Given this, I find myself strangely and uncharacteristically resistant to new social connection. My first foray into ‘mum friends’, Parent Group came, and went. As at last count I’d missed three scheduled social events (excluding the weekly private hospital fitness classes that are a non-official group activity and to which, as a lowly public hospital peasant, I am not invited). I also had 36 unread messages on the WhatsApp group thread.
Moreover I find it surprisingly difficult to unpack my reasons for resisting this interaction (and the guilt triggered by this avoidance).
“They’re not your people” was how the girl sitting across from me calmly (and bluntly) put it as she swirled a straw through her soy-iced latte. Tall and leggy with a sharp black bob that looked like it was drawn on with sharpie, she sported big silver hoops that pulled at her earlobes and made them bleed a little.
We’d commented on some of the same posts in an online mothers group and she’d seemed less tightly wound than some of the other mothers so, when she messaged and asked if I’d like to get coffee, I’d said yes. Admittedly with levels of reservation typically reserved for first dates. Which it essentially was. It took weeks to organise – her baby was sick, mine had an off day, hers hadn’t slept properly, I clean forgot. The understanding-level of new mothers becomes both a strength and a weakness, as you’re both so understanding of the situational matrix but you’re also not really able to give more since you’re already stretched so thin.
(By contrast, kind-but-childless friends of mine, when I cancel plans for being buried beneath baby, will offer to come over and make tea instead. This is often quite nice since I get the socialisation aspect without the need for putting on shoes. Of course it would have also been weird to invite a perfect stranger over for tea.)
Still, a month goes by. We finally manage to meet for coffee and it’s going quite well. Being a student herself, this girl is far closer to my current living situation than the two-jobs-one-mortgage-sensible-shoes end of my Parent Group experience. Yet she seems so young. She is. She’s 24. She’s also Canberra born and bred and, from what I can discern, hasn’t really left the capital a great deal. So we talk about dumplings and their births and, as I say, its all going quite well until I mention that what I disliked most about Parent Group was the constant insistence on talking about our offspring. True, I have a peculiar obsession with maintaining an illusion of myself as an independent being. But the slightly awkward silence makes it clear that this obsession is not shared. Which is perfectly logical since she, growing up in Canberra, has plenty of friends with whom to share her non-baby aspects of self.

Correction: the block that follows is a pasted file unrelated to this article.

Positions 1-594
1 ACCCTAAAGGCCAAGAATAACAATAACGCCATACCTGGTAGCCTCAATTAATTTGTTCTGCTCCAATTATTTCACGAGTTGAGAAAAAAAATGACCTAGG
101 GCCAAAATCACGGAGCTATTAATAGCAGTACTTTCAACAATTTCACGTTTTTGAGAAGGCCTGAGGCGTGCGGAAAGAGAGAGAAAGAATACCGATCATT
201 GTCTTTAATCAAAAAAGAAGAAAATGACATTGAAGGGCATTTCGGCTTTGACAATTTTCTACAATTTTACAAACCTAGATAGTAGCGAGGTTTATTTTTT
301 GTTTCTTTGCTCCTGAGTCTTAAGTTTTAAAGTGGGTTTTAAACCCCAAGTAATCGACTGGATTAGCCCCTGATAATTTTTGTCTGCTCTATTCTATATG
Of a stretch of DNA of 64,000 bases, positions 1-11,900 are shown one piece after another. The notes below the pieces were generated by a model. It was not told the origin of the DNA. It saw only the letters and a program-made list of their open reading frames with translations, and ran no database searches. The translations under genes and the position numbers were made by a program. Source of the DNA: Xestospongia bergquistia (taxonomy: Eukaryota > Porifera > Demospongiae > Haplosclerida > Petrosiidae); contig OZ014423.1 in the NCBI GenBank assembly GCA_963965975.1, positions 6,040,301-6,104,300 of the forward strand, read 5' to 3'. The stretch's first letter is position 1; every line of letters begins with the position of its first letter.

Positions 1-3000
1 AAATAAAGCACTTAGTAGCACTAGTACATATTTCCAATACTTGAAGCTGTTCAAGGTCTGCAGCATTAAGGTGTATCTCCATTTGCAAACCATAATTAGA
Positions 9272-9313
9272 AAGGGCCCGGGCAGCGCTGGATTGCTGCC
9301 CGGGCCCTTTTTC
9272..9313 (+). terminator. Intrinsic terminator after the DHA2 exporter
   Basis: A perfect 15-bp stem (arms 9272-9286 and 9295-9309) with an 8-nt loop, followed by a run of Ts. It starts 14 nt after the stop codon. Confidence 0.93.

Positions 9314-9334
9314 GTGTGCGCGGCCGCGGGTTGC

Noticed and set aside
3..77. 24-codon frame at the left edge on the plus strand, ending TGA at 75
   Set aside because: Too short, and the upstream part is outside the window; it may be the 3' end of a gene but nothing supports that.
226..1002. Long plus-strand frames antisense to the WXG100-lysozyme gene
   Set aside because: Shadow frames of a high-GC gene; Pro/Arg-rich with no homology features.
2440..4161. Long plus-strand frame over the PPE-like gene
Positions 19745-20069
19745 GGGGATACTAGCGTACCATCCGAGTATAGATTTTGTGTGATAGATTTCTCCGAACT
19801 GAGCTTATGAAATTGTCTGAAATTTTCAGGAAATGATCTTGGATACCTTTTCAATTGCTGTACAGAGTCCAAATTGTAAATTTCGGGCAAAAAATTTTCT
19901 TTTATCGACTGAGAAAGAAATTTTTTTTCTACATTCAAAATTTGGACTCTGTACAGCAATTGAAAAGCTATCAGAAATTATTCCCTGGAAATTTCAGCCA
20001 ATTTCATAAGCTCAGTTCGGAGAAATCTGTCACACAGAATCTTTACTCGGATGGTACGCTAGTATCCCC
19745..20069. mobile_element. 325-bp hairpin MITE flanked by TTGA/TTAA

Coffee finishes with an exchange of platitudes and expressions of a desire for a ‘next time’ but I can’t help comparing the whole thing to some a first date that hasn’t been good enough to qualify for a second nor bad enough to warrant expression of why. We will, I feel, let each other drift into the ether.
My phone pings. 37 unread messages.
Maybe I have no people. Maybe I should give Parent Group another go. Maybe I’m just an asshole.
Maybe it is less about ‘people’ than it is about me. Possibly my reservation about new friends stems not just from slight constant exhaustion but from the niggling voice that notes that every hour I give over to coffees or play dates is one I cannot give to my practice, to growing and nurturing the creative. Possibly that makes me sound like a hideous wanker but the sad truth is that the weeks when I do not make are also those in which I snap at my partner and cry at my baby (it shocks him so). It is a truth I have realised that I need to carve time to create not just for me but to keep myself sane enough to be the mother and partner that I want to be.
I’m not altogether sure where this leaves me but I suspect for me the answer lies less in Parent Group and more in paint. Here’s hoping baby likes craft.